A quick rundown of how the system will operate is as follows:
The accelerometer constantly looks to see if the user is in motion. While the user is at rest, the unit takes a GPS and temperature reading every 15 minutes. When motion is detected the GPS unit is turned on. After 2-minutes passes the GPS unit and thermometer again take samples. If motion was detected during that two minute period the 2-minute wait and sample period repeats until the user is at rest again. This is done in order to conserve energy.
All the GPS and temperature data is stored on the SD card. Upon pushing the button on the front of the unit, all data is off-loaded (requires a USB connection to a laptop) and sent to a back end server system for analysis. The backend algorithm (coded in Java) extracts the useful features from the data (such as GPS error, # satellites and temperature) to build a decision tree that classifies the location as indoor or outdoor. The algorithm also utilizes the assistance of online public weather API's as well a GIS web service which tells if lat/long points are within a building or not, to produce a report for the user. The report shows the amount of time (discrete periods of the day) ,and location history along with whether the user was inside or outside.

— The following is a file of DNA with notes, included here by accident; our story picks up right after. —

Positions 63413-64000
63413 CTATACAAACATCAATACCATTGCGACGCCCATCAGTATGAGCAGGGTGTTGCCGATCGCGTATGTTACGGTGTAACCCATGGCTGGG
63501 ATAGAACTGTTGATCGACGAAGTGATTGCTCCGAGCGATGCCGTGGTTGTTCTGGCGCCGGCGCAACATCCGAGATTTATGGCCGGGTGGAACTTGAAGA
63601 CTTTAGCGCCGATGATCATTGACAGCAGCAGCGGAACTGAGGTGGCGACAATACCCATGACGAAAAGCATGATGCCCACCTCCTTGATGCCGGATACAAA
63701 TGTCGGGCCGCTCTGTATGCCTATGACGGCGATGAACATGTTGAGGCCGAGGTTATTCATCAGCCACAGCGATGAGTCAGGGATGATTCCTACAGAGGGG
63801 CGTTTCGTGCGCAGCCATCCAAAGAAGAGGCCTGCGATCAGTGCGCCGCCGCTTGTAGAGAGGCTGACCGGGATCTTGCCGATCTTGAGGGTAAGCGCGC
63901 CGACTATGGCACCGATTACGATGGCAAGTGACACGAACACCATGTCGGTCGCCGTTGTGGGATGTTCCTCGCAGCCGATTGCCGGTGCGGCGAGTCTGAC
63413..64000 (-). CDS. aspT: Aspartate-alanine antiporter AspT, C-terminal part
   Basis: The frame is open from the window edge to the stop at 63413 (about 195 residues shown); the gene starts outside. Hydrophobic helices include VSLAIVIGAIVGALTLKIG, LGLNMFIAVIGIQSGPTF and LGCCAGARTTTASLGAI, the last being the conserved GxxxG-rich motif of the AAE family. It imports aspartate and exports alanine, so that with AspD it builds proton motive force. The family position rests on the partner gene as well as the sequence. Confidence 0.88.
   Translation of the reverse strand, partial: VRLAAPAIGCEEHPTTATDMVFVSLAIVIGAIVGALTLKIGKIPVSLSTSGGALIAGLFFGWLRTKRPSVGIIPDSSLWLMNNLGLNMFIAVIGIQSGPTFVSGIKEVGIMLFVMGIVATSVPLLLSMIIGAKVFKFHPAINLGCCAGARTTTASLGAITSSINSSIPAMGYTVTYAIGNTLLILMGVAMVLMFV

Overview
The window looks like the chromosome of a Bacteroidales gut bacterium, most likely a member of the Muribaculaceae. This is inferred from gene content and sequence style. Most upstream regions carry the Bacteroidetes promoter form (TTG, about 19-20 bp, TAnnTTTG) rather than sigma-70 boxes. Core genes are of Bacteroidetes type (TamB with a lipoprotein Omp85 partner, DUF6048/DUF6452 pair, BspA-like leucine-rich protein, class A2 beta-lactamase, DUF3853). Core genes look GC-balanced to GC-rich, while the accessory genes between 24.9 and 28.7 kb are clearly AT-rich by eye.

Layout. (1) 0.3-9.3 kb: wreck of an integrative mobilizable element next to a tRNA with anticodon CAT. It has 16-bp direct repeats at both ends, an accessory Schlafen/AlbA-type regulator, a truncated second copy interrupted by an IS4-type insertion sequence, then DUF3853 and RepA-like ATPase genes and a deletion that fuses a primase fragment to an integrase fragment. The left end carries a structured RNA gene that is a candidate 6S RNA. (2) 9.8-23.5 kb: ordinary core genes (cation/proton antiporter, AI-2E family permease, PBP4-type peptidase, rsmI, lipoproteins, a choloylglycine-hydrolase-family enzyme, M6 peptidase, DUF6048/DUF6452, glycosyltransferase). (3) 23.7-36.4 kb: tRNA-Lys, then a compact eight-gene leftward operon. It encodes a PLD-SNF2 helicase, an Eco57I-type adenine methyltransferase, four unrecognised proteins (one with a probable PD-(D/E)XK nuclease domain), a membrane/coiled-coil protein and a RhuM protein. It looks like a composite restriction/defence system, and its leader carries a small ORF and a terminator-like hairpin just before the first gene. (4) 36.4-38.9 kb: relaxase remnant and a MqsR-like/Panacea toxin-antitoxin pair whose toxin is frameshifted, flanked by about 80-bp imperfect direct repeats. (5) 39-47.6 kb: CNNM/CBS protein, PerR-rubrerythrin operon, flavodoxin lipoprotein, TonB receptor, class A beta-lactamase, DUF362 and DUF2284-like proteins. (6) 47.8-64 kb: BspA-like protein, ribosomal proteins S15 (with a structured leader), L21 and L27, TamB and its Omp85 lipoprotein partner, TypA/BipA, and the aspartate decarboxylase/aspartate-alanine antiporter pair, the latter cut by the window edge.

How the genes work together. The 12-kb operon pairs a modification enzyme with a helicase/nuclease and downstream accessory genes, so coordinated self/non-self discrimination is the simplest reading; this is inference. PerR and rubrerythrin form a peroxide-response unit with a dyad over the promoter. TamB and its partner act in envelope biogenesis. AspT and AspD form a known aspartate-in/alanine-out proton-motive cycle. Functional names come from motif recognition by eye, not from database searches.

The arduino code, backend algorithm code as well as the GIS server can be found at https://github.com/pretsb/838fproject
This requires the following equipment:
Arduino WiFi Shield
GPS Unit (LS20031)
2.2K Ohm resister
9V Battery pack
Adafruit Arduino Case
This instructable was made as part of the final project requirement in the
CS graduate course "Tangible Interactive Computing" at the University of
Maryland, College Park taught by Professor Jon Froehlich. The course
focused on exploring the materiality of interactive computing and, in the
words of Hiroshii Ishii, sought to "seamlessly couple the dual worlds of
bits and atoms." Please see http://cmsc838f-f12.wikispaces.com/ for more
A video tour of the project as well as a quick overview can be seen here:
Step 1: Add Arduino Uno to the Shell
The shell has a nice few screw hole designed to hold the Arduino. We'll screw the Uno itself to the shell using the enclosed screws and move on....
Step 2: Install WiFi Shield and SD Card
Failing to recognize these pin-outs will cause either the shield or your external peripheral to stop working.
We'll simply slip the shield onto the Uno and slip the SD micro card into the shield itself and continue....
Step 3: Solder Wire to the Barometer/Thermometer